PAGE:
Military Kids Feel the Effects of Parental Separation

Children whose parents are serving active duty experience more outpatient visits for mental and behavioral health complaints, says a new study.

Parental military deployment is associated with an 11% increase in childhood outpatient visits for mental and behavioral health issues, according to findings from a large-scale study published in Pediatrics.

While mental health experts have previously acknowledged that military deployment of a parent influences children’s behavior in a variety of settings, the clinical significance of these deployment-associated behavior changes had not been determined.

In a retrospective study of more than 640,000 children, researchers from Uniformed Services University of the Health Sciences in Bethesda, MD, set out to determine the effect of parental military deployment on the relative rate of outpatient visits for mental and behavioral health disorders in children aged 3 to 8 years by linking the records of children of active-duty personnel from 2006-2007 with their parent's deployment records.

Mental and behavioral health visits were identified by using International Classification of Diseases, Ninth Revision, codes, according to the study, and the incidence rate ratio (IRR) of visits per year according to parental deployment status was determined with random-effects negative binomial regression modeling with longitudinal data analysis.

The mean age of child subjects was 5 years; 51% were male and 68% were white. Of the parents, 90% were male and 91% were married.

Lead author Gregory H. Gorman, MD, and colleagues found that the IRR of mental and behavioral health visits for children with a deployed parent compared with when a parent was home was 1.11. IRRs of pediatric anxiety, behavioral, and stress disorders when a parent deployed were calculated at 1.14, 1.19, and 1.18, respectively.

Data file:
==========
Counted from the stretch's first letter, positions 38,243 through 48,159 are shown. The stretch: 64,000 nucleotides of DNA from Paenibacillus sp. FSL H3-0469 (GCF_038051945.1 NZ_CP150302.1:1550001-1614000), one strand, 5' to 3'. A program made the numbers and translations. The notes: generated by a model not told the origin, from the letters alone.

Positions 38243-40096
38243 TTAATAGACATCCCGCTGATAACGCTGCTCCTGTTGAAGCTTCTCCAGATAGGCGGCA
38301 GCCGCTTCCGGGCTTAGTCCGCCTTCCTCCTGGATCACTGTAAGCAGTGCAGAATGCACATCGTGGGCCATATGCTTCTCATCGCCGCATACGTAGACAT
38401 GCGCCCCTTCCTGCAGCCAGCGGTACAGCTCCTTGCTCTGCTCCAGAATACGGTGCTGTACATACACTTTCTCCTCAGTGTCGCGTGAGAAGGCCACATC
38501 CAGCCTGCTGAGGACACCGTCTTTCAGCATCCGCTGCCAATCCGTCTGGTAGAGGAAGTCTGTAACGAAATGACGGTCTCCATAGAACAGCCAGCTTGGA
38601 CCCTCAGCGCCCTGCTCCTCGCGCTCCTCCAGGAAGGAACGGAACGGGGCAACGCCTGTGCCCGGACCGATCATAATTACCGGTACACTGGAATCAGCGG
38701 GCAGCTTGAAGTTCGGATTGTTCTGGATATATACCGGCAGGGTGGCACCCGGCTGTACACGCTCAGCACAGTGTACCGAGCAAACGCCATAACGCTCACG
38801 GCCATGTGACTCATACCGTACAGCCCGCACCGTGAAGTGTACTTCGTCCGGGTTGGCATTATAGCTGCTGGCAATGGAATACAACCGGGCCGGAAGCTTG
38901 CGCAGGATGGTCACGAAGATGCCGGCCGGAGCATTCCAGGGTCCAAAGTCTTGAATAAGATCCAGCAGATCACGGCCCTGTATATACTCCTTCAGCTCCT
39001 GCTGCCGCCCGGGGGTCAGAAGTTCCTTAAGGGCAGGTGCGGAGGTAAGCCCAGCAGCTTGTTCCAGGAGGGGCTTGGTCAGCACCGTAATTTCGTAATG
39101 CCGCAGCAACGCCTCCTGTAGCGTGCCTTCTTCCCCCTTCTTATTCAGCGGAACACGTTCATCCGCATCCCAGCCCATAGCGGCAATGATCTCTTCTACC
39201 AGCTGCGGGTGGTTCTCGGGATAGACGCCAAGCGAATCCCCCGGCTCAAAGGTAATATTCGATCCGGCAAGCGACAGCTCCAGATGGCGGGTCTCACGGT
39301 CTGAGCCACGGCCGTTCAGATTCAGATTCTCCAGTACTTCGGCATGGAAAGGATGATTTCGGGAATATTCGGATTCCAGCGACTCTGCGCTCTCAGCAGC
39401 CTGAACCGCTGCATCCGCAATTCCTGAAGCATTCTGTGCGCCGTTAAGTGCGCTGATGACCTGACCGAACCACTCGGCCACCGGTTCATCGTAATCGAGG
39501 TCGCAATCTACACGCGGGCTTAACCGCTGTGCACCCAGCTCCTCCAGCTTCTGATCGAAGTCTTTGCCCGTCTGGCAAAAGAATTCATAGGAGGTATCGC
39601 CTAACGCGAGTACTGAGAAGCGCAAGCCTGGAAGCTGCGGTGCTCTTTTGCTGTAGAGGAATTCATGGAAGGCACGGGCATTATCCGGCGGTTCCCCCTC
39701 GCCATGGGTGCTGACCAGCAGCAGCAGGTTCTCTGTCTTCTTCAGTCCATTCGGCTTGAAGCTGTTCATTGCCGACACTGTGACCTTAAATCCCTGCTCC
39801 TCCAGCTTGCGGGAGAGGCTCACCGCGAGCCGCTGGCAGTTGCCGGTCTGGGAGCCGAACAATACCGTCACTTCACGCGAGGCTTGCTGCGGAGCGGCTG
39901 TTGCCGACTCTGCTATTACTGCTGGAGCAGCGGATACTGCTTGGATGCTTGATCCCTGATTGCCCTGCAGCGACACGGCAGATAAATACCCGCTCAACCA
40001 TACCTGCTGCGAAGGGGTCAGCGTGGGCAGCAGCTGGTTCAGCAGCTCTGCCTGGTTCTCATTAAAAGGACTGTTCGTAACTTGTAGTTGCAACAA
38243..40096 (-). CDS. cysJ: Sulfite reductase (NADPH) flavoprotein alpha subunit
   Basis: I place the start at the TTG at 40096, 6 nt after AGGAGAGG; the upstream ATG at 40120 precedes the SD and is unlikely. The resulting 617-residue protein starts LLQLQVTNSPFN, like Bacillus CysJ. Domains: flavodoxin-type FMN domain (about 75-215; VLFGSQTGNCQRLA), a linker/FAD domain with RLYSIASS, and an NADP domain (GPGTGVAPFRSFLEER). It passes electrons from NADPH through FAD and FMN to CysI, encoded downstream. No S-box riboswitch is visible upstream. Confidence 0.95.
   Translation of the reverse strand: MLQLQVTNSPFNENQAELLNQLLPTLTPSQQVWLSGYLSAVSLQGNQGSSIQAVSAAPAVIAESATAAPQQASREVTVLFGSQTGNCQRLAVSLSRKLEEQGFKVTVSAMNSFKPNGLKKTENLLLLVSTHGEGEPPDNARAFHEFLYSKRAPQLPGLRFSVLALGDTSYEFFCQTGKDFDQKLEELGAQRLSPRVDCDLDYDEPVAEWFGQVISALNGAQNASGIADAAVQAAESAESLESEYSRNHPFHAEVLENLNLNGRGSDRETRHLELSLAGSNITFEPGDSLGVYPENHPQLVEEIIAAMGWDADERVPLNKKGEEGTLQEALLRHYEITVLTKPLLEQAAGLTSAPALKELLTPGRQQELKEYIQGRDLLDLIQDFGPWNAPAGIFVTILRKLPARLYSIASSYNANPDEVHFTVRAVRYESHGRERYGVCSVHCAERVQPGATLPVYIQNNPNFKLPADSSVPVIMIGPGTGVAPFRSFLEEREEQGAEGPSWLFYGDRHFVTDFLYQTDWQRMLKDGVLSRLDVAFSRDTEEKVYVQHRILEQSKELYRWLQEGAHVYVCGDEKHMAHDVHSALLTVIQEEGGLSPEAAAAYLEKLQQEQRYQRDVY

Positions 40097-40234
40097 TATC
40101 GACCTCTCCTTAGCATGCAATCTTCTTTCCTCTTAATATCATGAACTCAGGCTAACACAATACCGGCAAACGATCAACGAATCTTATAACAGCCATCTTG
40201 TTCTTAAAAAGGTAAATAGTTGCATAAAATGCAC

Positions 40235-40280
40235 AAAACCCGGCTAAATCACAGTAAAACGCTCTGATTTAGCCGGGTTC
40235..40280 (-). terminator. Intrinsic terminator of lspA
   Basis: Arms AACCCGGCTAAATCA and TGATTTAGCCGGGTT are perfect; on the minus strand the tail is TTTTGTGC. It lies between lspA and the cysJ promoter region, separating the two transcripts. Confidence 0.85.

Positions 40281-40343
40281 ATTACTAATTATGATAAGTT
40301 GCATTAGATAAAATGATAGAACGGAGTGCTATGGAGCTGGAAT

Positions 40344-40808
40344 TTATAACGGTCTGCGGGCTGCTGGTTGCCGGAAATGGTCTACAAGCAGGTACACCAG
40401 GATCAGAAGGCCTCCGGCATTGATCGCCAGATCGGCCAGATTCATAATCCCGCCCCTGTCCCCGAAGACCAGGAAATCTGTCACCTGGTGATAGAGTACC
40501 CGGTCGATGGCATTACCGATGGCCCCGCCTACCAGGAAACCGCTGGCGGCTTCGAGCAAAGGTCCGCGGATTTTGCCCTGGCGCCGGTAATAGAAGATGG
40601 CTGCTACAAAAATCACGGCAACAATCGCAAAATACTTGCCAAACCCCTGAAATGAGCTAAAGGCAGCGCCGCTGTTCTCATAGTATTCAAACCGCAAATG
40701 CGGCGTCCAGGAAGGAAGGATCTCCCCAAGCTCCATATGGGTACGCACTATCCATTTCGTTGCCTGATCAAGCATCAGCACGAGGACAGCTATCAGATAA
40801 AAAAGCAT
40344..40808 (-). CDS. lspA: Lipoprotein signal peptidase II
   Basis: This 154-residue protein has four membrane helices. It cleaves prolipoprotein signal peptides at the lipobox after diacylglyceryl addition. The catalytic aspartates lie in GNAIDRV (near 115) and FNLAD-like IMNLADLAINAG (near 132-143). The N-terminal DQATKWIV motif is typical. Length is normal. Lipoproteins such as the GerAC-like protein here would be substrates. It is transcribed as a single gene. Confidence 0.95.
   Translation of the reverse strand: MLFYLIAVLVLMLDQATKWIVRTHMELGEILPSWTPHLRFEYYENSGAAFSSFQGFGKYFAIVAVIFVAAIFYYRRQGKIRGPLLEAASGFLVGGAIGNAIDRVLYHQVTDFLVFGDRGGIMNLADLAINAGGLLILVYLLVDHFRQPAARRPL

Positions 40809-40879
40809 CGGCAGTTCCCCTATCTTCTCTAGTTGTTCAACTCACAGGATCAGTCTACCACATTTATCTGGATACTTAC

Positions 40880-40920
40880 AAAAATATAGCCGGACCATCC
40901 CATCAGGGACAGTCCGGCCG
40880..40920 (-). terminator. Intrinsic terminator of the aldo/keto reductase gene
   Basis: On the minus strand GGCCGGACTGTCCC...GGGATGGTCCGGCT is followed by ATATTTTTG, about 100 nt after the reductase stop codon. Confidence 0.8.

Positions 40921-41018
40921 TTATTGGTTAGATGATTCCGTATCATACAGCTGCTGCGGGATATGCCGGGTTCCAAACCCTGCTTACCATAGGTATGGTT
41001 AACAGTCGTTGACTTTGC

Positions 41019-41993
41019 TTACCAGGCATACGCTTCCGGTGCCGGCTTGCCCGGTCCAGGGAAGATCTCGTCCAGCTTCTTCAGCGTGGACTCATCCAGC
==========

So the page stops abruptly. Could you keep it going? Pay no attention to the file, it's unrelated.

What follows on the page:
The researchers concluded that mental and behavioral health visits increased by 11% in children when a military parent deployed; behavioral disorders increased by 19% and stress disorders increased by 18%. These rates were “especially increased in older children and children of married and male military parents,” they noted.

One possible reason for this finding “may be that parents of these children are more likely to seek medical help. Children of deployed single parents often live with extended family or temporary guardians who may not know how to access health care services for children,” they wrote. These caregivers may not be aware of the child’s “normal” behavior, and therefore be unable to sense when there is a problem. This study, they said, “is a reminder that children of deployed parents need additional support during this time.”

For more:

  • Wartime Military Deployment and Increased Pediatric Mental and Behavioral Health Complaints
  • Parental Wartime Deployment and the Use of Mental Health Services Among Young Military Children
  • Pain as Part of Trauma Spectrum Disorder in Military Populations

What has your experience been in terms of treating children of military parents? Is enough being done to ensure that the needs of these patients are being met?